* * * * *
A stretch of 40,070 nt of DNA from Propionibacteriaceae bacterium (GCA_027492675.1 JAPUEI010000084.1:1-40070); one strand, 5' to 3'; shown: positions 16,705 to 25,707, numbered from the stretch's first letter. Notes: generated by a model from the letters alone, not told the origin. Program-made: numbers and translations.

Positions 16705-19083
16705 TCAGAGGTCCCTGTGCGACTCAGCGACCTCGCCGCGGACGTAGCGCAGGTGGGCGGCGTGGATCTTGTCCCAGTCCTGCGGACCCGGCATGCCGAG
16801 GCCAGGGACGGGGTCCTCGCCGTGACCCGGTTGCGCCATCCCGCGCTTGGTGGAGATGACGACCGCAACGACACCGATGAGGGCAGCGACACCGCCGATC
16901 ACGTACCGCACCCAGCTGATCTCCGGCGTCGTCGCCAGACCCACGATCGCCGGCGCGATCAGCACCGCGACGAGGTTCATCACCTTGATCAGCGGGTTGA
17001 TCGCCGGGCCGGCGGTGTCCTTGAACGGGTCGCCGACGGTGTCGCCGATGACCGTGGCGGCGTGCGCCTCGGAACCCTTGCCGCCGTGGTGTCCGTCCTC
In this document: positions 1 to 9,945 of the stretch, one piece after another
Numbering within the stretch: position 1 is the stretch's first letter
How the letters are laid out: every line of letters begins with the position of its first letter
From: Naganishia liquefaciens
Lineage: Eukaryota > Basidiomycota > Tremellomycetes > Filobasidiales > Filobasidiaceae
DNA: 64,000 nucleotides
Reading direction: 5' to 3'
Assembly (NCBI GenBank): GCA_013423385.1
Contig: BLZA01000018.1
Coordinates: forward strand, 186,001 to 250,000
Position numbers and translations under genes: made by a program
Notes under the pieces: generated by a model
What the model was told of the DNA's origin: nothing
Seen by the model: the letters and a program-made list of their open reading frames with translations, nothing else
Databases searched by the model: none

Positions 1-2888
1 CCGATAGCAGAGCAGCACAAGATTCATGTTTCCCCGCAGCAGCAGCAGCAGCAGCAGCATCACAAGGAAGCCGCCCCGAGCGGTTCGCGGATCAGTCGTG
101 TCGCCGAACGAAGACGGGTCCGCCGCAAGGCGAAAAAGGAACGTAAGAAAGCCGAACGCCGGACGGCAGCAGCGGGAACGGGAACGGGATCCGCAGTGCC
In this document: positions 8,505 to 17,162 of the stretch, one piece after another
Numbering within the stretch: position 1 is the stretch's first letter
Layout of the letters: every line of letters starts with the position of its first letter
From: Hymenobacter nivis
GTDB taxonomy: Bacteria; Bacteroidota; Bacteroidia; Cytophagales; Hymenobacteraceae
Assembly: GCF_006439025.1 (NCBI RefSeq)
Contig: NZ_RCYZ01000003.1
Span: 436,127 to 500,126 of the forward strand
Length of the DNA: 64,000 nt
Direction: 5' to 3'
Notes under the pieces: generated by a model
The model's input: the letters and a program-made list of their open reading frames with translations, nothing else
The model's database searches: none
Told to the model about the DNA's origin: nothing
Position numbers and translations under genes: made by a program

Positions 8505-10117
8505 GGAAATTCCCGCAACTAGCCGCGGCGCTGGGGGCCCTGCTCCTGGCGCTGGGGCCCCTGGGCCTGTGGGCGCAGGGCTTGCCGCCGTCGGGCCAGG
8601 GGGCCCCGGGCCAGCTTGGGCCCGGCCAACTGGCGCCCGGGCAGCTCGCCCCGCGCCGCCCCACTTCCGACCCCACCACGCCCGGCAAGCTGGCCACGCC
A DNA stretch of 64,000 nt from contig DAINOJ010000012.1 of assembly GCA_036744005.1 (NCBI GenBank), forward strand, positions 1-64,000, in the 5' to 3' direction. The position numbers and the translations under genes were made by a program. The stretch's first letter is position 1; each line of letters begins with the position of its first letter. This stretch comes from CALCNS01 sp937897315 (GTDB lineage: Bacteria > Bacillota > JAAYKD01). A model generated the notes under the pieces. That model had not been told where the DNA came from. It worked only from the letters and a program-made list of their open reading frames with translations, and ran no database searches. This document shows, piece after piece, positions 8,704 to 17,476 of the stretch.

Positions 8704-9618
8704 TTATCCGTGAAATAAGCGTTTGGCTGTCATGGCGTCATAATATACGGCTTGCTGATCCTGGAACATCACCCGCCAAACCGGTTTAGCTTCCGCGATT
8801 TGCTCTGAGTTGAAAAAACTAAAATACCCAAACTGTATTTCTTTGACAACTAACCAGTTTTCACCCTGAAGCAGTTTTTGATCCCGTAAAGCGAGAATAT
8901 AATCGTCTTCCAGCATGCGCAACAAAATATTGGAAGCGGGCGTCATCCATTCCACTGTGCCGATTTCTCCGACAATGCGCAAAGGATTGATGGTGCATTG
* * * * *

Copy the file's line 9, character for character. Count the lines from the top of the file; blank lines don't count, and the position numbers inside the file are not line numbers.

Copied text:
How the letters are laid out: every line of letters begins with the position of its first letter